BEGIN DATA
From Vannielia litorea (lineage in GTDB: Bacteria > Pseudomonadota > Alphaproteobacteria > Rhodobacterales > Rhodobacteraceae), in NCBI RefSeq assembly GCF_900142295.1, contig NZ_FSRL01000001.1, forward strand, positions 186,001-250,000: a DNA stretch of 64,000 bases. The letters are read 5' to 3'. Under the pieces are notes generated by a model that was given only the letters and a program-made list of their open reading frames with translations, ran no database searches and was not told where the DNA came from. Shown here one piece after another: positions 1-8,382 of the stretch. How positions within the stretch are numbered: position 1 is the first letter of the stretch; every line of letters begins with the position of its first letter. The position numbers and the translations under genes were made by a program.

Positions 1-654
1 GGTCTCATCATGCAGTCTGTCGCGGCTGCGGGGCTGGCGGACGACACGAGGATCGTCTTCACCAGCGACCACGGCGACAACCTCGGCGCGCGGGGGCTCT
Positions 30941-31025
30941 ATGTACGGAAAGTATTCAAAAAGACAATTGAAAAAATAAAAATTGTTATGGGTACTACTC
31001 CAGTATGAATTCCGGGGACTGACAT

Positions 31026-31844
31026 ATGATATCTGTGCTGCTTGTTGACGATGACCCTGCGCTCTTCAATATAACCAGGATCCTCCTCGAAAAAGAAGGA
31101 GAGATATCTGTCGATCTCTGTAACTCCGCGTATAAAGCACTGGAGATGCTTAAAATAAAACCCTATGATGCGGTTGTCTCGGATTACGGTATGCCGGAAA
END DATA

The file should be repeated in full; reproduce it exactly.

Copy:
From Vannielia litorea (lineage in GTDB: Bacteria > Pseudomonadota > Alphaproteobacteria > Rhodobacterales > Rhodobacteraceae), in NCBI RefSeq assembly GCF_900142295.1, contig NZ_FSRL01000001.1, forward strand, positions 186,001-250,000: a DNA stretch of 64,000 bases. The letters are read 5' to 3'. Under the pieces are notes generated by a model that was given only the letters and a program-made list of their open reading frames with translations, ran no database searches and was not told where the DNA came from. Shown here one piece after another: positions 1-8,382 of the stretch. How positions within the stretch are numbered: position 1 is the first letter of the stretch; every line of letters begins with the position of its first letter. The position numbers and the translations under genes were made by a program.

Positions 1-654
1 GGTCTCATCATGCAGTCTGTCGCGGCTGCGGGGCTGGCGGACGACACGAGGATCGTCTTCACCAGCGACCACGGCGACAACCTCGGCGCGCGGGGGCTCT
Positions 30941-31025
30941 ATGTACGGAAAGTATTCAAAAAGACAATTGAAAAAATAAAAATTGTTATGGGTACTACTC
31001 CAGTATGAATTCCGGGGACTGACAT

Positions 31026-31844
31026 ATGATATCTGTGCTGCTTGTTGACGATGACCCTGCGCTCTTCAATATAACCAGGATCCTCCTCGAAAAAGAAGGA
31101 GAGATATCTGTCGATCTCTGTAACTCCGCGTATAAAGCACTGGAGATGCTTAAAATAAAACCCTATGATGCGGTTGTCTCGGATTACGGTATGCCGGAAA